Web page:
I think for me, growing up in that way, in a lot of conflict, I never had a positive conflict resolution. I’ve always been reactionary to what was coming towards me. I’m not making any excuses. But even when I didn’t understand the language, you can see in people’s expressions their dislike of you no matter what you done. We got involved in like the drug trade, gang violence, and at the age I just turned 18, three weeks to my 18th birthday, I shot and killed a young man.

You know, as an Asian culture, it’s a shame, right? It’s a shame and a disgrace in a sense. I was not a son that the parents can be proud of, a brother that someone can boast about or brag about. You know, my dad, as a war hero in his own right, it’s hard for him to accept a son that’s serving a first-degree murder conviction.

So it was definitely a broken relationship. And you know, in Asian culture, that’s the greatest punishment you can have, is a separation from your family. And I was sentenced to a life imprisonment with eligibility parole of 15 years. When my classmates that was a similar age as me was getting their graduation and getting a diploma, that year I was walking to a maximum-security prison.

This is the auditorium. This is the yard.

[Text: Tuan was in jail for 15 years]

Huynh: The world passes you by every day. And you’re just in one place, and then you’re finally, you know, out. And I didn’t know, you know, the people that are your age, they have gone way ahead of you, you know.

So I think for me, I just feeling a little bit behind, initially, you know. The world’s gone by, and you are forgotten. I went to a conceptual design school, which I didn’t know about the internet. I didn’t know how to turn on a computer. I googled “Google” because I didn’t know what Google was, and I didn’t know how to get on Google. But I guess apparently when you turn on the computer and you click, you know, the thing, you on Google. So I didn’t even know that.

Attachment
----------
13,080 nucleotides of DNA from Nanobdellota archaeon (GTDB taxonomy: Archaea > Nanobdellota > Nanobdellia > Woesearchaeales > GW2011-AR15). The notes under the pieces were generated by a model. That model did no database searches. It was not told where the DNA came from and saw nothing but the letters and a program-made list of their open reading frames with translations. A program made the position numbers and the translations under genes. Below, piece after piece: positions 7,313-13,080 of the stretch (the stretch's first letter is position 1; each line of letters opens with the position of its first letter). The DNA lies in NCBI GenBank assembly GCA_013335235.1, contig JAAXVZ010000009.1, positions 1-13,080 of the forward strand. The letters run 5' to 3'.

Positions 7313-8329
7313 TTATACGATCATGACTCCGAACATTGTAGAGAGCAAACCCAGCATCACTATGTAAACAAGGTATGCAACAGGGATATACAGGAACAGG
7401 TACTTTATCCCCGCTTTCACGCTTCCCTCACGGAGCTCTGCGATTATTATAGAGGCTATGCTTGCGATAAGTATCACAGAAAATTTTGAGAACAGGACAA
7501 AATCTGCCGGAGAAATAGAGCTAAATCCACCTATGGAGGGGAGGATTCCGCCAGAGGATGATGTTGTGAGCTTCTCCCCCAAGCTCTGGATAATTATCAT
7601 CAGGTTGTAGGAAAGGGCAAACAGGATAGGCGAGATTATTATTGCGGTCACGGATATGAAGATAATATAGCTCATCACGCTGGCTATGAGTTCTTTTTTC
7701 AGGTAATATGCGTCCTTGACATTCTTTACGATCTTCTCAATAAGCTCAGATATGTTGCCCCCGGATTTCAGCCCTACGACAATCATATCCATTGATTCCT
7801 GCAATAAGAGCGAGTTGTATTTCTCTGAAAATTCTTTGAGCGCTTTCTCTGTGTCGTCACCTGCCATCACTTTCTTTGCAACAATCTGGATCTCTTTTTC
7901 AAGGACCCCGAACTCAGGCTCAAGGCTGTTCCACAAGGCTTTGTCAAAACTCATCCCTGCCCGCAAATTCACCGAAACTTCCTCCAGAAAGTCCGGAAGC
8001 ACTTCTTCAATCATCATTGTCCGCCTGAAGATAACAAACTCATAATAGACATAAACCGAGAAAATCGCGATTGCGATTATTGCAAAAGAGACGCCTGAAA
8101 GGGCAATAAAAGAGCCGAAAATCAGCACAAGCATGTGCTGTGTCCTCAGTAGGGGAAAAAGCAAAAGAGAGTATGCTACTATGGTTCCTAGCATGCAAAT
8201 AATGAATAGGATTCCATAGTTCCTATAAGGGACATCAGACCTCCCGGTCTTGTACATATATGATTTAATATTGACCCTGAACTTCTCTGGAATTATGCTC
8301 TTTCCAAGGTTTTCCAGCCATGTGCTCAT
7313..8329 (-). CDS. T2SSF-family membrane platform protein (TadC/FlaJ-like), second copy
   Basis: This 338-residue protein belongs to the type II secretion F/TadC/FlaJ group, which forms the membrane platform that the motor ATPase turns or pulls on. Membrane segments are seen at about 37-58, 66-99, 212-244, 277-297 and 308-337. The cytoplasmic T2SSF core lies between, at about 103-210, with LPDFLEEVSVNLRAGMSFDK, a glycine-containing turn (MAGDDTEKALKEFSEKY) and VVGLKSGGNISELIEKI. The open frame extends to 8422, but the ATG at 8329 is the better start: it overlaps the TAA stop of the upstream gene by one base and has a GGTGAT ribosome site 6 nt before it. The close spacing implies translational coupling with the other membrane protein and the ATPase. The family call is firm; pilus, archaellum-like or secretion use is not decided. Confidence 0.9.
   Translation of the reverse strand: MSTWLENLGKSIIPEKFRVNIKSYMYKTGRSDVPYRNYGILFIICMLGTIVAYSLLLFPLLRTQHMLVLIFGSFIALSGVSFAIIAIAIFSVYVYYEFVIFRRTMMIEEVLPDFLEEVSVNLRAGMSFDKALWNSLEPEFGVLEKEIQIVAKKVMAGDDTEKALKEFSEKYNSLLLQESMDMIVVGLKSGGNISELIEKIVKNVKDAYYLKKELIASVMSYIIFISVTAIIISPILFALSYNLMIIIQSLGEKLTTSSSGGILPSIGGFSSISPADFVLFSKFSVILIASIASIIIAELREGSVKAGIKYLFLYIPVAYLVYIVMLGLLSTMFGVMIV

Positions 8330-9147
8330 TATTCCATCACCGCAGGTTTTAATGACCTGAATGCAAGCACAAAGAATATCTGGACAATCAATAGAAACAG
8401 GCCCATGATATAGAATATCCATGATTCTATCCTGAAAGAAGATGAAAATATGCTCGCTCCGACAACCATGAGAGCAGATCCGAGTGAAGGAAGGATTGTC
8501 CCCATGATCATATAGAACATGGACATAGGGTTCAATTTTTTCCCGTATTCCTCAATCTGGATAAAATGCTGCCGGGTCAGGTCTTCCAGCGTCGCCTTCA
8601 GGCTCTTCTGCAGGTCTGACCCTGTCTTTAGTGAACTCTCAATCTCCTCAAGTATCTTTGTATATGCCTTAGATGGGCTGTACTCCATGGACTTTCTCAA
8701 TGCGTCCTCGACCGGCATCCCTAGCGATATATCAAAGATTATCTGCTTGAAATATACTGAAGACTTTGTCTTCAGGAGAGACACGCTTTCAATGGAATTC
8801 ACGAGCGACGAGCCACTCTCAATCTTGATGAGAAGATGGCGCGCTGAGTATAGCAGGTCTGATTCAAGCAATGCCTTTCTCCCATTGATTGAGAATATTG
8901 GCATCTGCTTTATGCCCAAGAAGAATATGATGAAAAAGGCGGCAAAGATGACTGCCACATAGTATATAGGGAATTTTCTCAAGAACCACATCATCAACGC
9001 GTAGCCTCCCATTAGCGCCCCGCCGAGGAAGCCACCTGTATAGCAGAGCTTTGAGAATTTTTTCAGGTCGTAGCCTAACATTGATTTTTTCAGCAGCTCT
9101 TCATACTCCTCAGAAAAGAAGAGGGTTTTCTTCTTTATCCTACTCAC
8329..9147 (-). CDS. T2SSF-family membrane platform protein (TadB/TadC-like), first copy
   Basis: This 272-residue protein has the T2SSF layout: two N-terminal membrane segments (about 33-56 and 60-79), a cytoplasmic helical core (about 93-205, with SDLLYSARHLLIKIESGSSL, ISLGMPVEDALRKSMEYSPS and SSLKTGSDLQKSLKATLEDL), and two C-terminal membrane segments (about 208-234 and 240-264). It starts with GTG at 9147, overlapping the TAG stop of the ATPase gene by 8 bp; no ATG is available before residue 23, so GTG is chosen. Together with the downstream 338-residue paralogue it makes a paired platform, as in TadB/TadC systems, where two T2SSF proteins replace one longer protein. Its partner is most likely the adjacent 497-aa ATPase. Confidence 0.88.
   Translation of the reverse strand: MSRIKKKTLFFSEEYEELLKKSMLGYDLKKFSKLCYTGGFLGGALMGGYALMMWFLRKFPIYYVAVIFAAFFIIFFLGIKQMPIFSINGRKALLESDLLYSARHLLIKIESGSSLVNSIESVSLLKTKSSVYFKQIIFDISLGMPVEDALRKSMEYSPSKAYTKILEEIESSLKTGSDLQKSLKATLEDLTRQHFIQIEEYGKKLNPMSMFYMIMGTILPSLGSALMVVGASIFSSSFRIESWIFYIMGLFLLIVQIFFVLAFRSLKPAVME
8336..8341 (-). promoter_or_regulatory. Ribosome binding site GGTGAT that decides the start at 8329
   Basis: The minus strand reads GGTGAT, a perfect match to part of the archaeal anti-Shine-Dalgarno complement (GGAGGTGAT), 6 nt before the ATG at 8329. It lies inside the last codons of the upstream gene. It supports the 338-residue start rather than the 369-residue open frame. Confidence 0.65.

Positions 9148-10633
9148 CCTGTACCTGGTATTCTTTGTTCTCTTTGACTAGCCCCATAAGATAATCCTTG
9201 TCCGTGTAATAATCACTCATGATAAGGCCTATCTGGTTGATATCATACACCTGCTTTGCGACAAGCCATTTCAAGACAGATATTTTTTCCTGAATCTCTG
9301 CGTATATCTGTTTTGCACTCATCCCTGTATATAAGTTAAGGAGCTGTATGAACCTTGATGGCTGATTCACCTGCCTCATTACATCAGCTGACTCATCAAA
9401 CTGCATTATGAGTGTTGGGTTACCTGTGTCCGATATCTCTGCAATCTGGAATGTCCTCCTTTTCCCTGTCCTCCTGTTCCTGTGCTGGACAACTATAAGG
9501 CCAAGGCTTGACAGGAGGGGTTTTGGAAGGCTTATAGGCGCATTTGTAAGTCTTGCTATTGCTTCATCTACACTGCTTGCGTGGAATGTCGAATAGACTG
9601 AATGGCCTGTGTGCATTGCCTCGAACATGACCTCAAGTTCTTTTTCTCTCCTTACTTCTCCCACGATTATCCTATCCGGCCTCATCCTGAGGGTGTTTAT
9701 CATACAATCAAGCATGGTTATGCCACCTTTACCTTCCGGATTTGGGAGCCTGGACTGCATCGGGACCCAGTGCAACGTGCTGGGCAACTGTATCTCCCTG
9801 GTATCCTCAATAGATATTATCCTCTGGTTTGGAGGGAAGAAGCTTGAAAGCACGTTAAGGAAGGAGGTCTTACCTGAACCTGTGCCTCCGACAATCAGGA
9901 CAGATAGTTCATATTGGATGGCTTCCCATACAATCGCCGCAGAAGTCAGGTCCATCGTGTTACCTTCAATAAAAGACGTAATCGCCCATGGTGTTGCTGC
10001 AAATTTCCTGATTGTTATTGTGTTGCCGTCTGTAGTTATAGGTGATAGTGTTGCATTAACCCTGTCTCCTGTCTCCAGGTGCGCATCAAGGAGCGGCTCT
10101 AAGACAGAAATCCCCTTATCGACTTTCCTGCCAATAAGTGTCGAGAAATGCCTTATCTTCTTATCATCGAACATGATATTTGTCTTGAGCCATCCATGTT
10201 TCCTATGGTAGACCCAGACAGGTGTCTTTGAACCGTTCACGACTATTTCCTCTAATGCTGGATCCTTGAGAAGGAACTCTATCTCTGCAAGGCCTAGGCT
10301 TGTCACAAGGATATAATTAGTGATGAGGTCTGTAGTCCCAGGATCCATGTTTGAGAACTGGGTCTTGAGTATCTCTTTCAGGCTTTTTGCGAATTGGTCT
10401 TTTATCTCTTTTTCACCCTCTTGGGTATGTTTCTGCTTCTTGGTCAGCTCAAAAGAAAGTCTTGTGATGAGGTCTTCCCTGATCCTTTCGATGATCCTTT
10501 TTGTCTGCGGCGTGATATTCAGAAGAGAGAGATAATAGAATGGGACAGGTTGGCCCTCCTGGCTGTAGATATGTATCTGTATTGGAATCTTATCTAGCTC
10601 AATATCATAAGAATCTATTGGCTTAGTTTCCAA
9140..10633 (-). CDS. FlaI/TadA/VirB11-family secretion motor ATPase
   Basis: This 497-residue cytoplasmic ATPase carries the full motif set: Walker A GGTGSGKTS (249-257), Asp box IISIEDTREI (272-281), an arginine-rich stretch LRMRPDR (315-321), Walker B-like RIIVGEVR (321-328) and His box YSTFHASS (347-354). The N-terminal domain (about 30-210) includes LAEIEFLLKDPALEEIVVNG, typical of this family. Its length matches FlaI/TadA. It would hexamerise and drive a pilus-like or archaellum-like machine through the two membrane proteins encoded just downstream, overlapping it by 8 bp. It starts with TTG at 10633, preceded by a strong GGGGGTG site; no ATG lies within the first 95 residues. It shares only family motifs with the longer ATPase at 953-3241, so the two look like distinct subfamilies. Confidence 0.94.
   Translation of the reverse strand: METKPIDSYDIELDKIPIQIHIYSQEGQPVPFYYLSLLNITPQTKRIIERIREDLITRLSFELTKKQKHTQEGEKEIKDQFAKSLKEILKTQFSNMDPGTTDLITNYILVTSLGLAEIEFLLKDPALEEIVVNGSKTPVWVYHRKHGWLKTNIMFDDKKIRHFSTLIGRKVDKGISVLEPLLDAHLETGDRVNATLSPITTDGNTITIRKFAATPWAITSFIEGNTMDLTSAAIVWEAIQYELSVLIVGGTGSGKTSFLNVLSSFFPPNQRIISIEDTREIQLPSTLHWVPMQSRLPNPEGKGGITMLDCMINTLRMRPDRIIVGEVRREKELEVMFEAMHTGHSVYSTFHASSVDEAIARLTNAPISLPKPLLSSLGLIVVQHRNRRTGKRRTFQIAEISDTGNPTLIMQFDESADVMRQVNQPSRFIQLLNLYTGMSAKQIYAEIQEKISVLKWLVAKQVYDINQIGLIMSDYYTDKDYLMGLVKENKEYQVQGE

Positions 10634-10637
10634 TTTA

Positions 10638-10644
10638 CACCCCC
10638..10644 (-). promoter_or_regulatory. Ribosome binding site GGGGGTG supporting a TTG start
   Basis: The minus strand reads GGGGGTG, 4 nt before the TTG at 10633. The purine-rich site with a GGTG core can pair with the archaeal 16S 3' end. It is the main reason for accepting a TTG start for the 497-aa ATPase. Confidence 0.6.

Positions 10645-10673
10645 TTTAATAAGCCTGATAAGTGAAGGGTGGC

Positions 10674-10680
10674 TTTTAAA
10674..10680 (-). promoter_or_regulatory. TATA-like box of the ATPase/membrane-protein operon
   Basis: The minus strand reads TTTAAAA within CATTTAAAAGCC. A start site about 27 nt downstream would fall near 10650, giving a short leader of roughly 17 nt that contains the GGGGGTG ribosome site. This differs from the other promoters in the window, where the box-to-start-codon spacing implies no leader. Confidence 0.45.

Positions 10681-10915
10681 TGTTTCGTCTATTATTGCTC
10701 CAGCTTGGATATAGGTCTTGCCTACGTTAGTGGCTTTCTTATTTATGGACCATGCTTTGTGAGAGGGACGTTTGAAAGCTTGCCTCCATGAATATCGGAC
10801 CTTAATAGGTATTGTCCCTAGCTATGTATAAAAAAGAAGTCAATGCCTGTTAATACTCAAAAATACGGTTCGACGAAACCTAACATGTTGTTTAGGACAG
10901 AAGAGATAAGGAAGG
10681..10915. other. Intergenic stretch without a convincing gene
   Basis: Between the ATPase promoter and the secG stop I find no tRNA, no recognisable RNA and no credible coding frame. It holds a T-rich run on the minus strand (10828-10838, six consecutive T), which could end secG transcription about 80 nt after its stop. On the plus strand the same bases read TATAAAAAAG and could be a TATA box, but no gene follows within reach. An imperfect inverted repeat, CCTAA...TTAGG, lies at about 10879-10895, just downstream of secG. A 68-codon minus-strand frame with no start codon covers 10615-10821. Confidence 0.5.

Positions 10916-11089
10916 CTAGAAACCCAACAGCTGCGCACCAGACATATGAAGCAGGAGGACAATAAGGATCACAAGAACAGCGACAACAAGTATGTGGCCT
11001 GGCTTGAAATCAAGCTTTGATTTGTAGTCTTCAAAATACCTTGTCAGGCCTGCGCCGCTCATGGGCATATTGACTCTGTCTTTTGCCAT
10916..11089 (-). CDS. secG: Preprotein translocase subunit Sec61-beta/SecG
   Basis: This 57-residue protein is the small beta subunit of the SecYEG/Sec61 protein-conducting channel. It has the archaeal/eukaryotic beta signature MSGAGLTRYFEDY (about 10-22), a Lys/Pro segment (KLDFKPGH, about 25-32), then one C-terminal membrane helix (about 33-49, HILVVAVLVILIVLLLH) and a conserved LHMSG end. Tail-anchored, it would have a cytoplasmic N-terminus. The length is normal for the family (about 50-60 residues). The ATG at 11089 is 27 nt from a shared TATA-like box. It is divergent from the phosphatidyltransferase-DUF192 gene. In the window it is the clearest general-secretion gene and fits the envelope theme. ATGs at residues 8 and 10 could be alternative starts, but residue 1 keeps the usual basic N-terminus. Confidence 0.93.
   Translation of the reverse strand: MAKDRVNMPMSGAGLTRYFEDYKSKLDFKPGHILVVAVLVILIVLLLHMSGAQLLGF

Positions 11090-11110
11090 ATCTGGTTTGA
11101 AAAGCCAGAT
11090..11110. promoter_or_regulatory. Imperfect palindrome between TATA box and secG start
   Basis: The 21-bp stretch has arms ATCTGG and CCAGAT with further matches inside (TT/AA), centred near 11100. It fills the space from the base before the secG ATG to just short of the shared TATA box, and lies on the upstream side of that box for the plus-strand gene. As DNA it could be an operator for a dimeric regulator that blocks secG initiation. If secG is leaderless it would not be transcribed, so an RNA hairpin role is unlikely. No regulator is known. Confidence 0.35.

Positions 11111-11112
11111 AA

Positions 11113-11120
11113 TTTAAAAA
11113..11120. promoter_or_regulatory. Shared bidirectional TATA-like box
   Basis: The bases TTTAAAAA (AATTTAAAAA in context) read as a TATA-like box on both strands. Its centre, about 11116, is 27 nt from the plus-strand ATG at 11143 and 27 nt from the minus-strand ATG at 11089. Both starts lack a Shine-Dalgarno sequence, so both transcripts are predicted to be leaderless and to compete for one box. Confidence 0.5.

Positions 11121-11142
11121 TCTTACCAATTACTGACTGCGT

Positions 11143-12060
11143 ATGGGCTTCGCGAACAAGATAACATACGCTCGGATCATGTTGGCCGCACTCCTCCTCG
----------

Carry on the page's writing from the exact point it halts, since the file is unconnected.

And after three-and-a-half years, I graduated with my, you know, bachelor’s degree in design, specialized in packaging. And I was offered an opportunity to come to Chicago to work for Leo Burnett.

It’s an ad advertisement agency here in Chicago. I was offered and I accepted, and I moved to Chicago. In 2019, I was able to go back to Vietnam for the first time since I was a kid, and, you know, visiting my family, being reunited with my, you know, families I haven’t seen in a long time. But I also experience our coffee.

And when I got a chance to drink it and seeing how the process and, you know, the plants, it just changed my whole life. I just was like, I don’t get this in America, you know, I don’t get this where I’m living, so when I came back, I started importing the coffee.

I do robusta coffee, OK? So we grow and harvest this coffee on my family’s farm in Vietnam. We import right here to the city of Chicago, where our shop is in the West Loop. Come check us out.

I think coming into Chicago, particularly in the West Loop neighborhood here and the city have really embraced what we’re doing at Vietfive, embracing my journey, my story, my family’s story.

I’ll never call myself an Asian leader in the city. Others have. So I appreciate that. But I know there is a responsibility of being out and open.

LUV fest, come on out, yo. We are setting up, you got Vietfive, you got Sweet Delight Chicago, you got Chicago is Asian, you got so many different businesses out here, y’all come check us out.

Hi, Kai, I’m Tuan. Pleasure. A pleasure. What’s up, guys! Thanks for being here. Man, thank you!

Oh, yeah, I think my parents are more proud than ever. They’ve been here for the one year, they’ve been here for our grand opening. Now I give them something to brag about.

It’s kind of funny, I do coffee like everywhere. I’m going to Vietnam tomorrow, man.

Customer: Oh, yeah, how long you gonna be there?

Huynh: Two weeks, so. Yeah. See the farm, working on distribution, you know, picking it up. So.

Chloe Xu and Ying Julia Jing are graduate students in the video & broadcast specialization. Connect with Chloe on LinkedIn. Connect with Julia on LinkedIn.